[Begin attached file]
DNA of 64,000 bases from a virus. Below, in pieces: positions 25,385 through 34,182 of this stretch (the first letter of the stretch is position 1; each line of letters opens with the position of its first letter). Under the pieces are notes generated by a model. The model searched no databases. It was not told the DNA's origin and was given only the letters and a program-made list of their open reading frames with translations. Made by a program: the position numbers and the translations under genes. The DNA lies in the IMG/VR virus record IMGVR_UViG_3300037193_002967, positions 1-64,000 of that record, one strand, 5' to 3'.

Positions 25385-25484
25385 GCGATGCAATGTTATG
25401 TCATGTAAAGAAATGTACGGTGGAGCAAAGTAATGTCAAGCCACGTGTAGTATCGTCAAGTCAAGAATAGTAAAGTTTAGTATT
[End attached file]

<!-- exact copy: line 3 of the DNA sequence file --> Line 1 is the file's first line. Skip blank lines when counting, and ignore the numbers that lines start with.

25385 GCGATGCAATGTTATG